So why bother going to see this? Primarily, for the kills. Out of the 10 or so murders, I'd say but only 3 are gratuitous and 2 of those are badly set up. Again, it's the same old story of bimbo/drunk frat boy wandering where they should know not to. But for the 7 or so others, they rock! The manslaughter at the beginning is pretty twisted, yet I, and many others got satisfaction watching one of those twits from The Hills getting offed and thrown down a mine shaft. Following on, a "pimped up" tyre iron is implemented to cause as much gore and depravity as possible: bottles, mirror shards, cars, flare guns, axes, fire-extinguishers, shotguns and the bird cane from the original all are used at some point to bring the death count to a total Rambo would be proud of. One of my favourite set-ups in the movie comes after the party, when they are aware that somehow, someone knows about their little secret. In an intense scene involving many bubbles - because in the World of the Greek Letters, you are more likely to find a jacuzzi than a room full of mannequins - one of the 5 get caught out in it. The build up ranks with that of Annie in Halloween or CC in Scream 2 - after the girls receive another threatening text, they realise that one of their names was missing from the list and before they know it, the missing girl is running, screaming through the courtyard towards them. Although the scares are few and far between, that scene had me ducking. The murder weapon, that tyre iron, is set to become iconic if it garners any sequels (which, undoubtedly it will).
The main characters may not be the most interesting, and two of the girls really are just plain boring, but there are 3 who stand out in my mind: Jessica, Cassie and Ellie. Jessica, the bitchy queen, is played with fervour by Leah Pipes: she relishes every mean phrase, never misses a chance to put someone down, and when she stumbles across the dead body of a sorority sister, her first remark is "God, she looks terrible!" delivered with a dead pan attitude that just rocked. The fact that, unfortunately, she is governed by a bloke is a shame, but she redeems herself towards the end, staying true to her bitchy, selfish nature. Ellie, although a walking cliché in a horror movie, is played really rather well by Rumer Willis. A girl falling apart at the seams as she tries to cope with her part in the accident, she goes from slightly shaky to worried to paranoid to hysterical to catatonic. Yet she maintains some integrity and humour and has quite possibly the funniest moment during which the girls are trying to stop her from finding out that Megan just might not be dead. Finally, Briana Evigans is such fun to watch. Although her character has no right to feel better about herself over what happened and she certainly is no Sydney Prescott or Laurie Strode, Briana brings out of Cassie a feisty, tough girl who can actually be rooted for towards the end. The other 2 VERY good reasons to watch this movie are as follows: gratuitous cat fights (in a burning house with a psycho killer running around none-the-less!) and Carrie Fisher blowing her kitchen to smithereens with a shot gun, all the while taunting the masked killer with lines such as "Come to Mama."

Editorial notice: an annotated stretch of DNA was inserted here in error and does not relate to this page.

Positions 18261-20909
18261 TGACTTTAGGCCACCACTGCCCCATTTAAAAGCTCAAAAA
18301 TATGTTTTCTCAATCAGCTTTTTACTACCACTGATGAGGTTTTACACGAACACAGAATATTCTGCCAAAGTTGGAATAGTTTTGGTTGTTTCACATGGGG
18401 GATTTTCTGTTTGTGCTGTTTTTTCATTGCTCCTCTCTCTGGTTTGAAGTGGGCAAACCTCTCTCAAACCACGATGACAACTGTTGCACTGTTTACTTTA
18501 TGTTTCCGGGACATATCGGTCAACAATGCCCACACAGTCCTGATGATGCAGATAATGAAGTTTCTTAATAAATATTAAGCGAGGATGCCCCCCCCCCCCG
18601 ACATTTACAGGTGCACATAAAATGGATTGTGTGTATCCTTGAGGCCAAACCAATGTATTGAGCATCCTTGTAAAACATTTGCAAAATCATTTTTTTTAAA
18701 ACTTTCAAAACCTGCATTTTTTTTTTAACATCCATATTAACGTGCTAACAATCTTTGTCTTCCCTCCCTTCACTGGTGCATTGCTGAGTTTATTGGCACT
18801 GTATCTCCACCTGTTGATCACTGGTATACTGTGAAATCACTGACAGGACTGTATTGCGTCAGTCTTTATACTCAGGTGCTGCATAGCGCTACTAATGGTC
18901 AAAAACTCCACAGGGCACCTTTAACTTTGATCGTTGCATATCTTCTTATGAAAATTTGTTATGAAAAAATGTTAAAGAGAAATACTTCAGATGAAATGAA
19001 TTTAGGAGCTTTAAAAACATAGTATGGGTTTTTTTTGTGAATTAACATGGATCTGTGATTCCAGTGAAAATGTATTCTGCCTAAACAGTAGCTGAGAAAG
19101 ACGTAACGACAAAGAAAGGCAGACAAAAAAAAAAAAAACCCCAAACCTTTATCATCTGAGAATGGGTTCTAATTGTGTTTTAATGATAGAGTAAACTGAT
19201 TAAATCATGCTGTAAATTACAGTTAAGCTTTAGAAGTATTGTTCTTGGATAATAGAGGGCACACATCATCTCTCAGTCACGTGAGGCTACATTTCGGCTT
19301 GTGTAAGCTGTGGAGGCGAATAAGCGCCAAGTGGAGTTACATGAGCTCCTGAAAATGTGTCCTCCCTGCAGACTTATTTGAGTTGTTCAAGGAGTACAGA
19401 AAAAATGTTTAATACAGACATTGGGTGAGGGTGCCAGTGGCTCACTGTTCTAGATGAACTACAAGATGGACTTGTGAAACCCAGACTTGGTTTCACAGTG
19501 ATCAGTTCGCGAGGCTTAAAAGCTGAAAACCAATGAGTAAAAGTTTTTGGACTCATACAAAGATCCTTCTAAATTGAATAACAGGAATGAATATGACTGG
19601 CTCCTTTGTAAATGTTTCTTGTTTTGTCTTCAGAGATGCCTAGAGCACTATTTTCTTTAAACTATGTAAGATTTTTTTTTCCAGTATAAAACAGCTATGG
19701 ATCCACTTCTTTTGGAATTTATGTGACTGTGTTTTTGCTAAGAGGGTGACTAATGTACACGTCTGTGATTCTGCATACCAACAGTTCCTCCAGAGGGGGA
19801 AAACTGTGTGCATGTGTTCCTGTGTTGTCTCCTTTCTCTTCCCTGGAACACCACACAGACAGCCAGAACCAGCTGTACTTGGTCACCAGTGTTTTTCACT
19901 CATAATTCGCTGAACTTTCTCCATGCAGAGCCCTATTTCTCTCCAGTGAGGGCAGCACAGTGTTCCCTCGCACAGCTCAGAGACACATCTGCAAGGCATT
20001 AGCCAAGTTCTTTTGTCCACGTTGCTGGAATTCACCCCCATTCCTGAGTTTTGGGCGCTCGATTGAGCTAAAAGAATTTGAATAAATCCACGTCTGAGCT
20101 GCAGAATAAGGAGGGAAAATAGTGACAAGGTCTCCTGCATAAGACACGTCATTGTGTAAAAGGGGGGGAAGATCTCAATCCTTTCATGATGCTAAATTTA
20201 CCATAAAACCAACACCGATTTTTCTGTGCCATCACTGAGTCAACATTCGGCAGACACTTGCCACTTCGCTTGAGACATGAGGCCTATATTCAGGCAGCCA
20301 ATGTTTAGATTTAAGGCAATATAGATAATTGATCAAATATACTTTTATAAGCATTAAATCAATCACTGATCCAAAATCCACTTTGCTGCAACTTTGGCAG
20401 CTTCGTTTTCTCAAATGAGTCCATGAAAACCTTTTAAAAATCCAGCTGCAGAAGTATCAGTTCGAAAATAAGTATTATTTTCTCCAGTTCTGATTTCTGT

All in all, Sorority Row is not a good film but it is sheer entertainment. What it lacks in plot and credibility it more than makes up for in style. it's also the first remake that I've had pleasure watching due to it's total carelessness of where it's origins lie. I'd give it 6 out of 10. (yes I am aware I've awarded it 10 out of 10 but that's because I feel bad that morons would mark it so harsh on its lack of plot... seriously)